Membrane inlet mass spectrometry was used to monitor dissolved gas concentrations and gas exchange rates of CO 2, CH 4 and O 2 in peat cores from three very different locations in the Northern Hemisphere: Kopparås Mire (Sweden), Hestur Site (Iceland), and Ellergower Moss (Scotland). With an increase of temperature gas solubilities are reduced, and due to additionally increased microbial activities higher gas emission rates for both CO 2 and CH 4 were observed. Experimental alterations of temperature and photosynthetically active radiation (PAR) also drastically effect daytime carbon dioxide emission rates as a result of changes in microbial and plant physiology. The impact of ebullition on gas emission rates was indicated by continuous measurements of gas concentrations in the headspace of Icelandic and Swedish cores using two different experimental setups. For methane, up to 23 of the total emission from cores from both sites is released by ebullition. Total gas emission rate measurements in this study were similar for both experimental setups, and revealed gas effluxes comparable with field measurements for Scottish and Icelandic peat.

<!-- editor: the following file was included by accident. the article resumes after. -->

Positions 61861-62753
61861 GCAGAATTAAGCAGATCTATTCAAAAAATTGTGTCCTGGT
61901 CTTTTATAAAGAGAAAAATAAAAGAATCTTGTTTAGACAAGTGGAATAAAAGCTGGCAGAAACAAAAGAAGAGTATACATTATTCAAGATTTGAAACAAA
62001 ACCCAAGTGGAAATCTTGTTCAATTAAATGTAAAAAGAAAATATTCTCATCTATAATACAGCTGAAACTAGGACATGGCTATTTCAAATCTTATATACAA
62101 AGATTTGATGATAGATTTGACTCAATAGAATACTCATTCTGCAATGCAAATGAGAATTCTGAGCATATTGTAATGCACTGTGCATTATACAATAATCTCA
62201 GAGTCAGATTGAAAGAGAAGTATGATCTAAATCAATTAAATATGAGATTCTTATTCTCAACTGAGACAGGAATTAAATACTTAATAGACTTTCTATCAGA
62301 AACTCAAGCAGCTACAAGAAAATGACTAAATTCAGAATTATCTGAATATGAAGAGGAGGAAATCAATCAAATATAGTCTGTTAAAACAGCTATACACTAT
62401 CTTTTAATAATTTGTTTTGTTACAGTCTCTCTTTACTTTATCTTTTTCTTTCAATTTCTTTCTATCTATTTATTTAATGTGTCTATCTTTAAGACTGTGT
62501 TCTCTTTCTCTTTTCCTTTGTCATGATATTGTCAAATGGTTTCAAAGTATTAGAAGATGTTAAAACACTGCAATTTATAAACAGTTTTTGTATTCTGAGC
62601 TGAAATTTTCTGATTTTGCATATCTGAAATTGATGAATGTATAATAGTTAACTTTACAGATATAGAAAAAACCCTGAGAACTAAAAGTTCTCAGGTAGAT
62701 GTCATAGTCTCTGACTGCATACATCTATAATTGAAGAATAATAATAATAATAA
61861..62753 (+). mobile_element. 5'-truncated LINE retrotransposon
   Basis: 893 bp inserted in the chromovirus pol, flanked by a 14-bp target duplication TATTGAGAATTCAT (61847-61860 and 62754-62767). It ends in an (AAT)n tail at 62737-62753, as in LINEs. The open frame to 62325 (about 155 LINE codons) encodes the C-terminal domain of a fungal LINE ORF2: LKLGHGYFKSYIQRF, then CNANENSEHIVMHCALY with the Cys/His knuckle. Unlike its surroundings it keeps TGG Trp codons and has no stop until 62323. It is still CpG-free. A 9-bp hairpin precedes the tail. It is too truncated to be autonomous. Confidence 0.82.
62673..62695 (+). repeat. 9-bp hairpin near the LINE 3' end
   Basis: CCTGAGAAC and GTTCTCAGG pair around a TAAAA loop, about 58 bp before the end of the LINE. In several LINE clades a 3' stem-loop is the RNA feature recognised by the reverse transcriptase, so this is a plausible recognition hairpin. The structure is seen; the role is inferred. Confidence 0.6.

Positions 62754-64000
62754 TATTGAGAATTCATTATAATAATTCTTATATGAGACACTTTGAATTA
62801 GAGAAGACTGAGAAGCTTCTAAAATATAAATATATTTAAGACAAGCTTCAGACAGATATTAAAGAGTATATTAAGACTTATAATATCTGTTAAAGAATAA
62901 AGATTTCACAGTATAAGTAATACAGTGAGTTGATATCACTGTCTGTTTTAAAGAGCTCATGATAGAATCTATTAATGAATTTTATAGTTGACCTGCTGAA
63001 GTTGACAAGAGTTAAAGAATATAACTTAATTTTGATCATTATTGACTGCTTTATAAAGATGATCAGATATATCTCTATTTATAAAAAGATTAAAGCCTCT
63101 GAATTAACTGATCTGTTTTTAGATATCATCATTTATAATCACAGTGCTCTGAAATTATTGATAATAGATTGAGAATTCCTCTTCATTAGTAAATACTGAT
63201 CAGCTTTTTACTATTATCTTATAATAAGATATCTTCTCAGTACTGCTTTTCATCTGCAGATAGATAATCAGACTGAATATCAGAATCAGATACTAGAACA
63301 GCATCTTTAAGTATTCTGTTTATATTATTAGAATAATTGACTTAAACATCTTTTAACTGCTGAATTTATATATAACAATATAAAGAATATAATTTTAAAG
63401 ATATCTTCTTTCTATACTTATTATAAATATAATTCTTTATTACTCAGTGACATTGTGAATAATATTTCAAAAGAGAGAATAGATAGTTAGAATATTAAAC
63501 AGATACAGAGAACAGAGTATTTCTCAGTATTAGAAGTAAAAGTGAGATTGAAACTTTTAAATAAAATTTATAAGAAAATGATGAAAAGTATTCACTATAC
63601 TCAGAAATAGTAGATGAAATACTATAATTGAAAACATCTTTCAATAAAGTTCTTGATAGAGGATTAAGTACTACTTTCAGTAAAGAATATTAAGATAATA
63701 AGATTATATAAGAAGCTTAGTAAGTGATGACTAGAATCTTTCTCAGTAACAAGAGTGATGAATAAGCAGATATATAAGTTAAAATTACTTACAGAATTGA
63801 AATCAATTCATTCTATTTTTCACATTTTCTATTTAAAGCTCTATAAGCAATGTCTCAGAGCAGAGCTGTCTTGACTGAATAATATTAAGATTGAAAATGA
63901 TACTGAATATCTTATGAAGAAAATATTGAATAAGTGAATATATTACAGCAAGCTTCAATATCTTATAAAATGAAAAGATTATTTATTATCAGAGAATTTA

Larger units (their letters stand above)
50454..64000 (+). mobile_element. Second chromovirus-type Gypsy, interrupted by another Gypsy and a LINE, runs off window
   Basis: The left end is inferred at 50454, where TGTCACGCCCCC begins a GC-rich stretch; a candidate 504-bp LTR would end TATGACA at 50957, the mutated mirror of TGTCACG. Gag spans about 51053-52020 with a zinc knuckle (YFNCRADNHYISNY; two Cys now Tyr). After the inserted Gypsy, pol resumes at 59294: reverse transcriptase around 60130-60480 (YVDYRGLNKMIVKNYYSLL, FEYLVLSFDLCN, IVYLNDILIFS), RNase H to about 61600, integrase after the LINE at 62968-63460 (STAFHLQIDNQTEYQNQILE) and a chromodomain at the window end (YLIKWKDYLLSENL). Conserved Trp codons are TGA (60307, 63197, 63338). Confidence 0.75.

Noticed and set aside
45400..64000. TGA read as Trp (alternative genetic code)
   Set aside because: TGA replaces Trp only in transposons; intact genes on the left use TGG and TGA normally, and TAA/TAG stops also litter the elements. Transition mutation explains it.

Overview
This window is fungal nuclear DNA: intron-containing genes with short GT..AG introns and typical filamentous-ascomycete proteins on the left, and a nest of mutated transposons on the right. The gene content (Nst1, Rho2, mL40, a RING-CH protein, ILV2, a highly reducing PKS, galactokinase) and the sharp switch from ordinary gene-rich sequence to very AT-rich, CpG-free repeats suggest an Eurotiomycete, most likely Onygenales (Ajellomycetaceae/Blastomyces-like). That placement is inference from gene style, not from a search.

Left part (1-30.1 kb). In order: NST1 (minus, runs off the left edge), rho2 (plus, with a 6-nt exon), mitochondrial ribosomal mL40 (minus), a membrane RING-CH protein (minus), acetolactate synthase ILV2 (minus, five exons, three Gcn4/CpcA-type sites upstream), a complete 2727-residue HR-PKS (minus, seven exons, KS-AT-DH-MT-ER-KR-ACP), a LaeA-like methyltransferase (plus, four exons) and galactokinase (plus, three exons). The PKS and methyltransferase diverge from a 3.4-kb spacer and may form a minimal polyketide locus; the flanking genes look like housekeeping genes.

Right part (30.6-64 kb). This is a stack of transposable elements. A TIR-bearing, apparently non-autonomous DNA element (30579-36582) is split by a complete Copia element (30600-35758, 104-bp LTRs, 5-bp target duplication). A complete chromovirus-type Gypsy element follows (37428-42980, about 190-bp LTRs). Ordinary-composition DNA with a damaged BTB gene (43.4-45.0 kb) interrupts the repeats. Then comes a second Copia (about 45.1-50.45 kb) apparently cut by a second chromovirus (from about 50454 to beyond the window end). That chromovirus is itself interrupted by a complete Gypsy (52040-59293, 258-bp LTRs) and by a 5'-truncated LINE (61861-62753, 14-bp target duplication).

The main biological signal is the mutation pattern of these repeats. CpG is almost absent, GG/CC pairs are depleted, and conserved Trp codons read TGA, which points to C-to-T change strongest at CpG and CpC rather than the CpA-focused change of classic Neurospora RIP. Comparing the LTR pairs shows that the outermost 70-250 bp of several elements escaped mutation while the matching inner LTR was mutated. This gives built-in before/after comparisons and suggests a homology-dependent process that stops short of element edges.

- Membrane inlet mass spectrometry
- Methane oxidation
ASJC Scopus subject areas
- Environmental Science(all)
- Atmospheric Science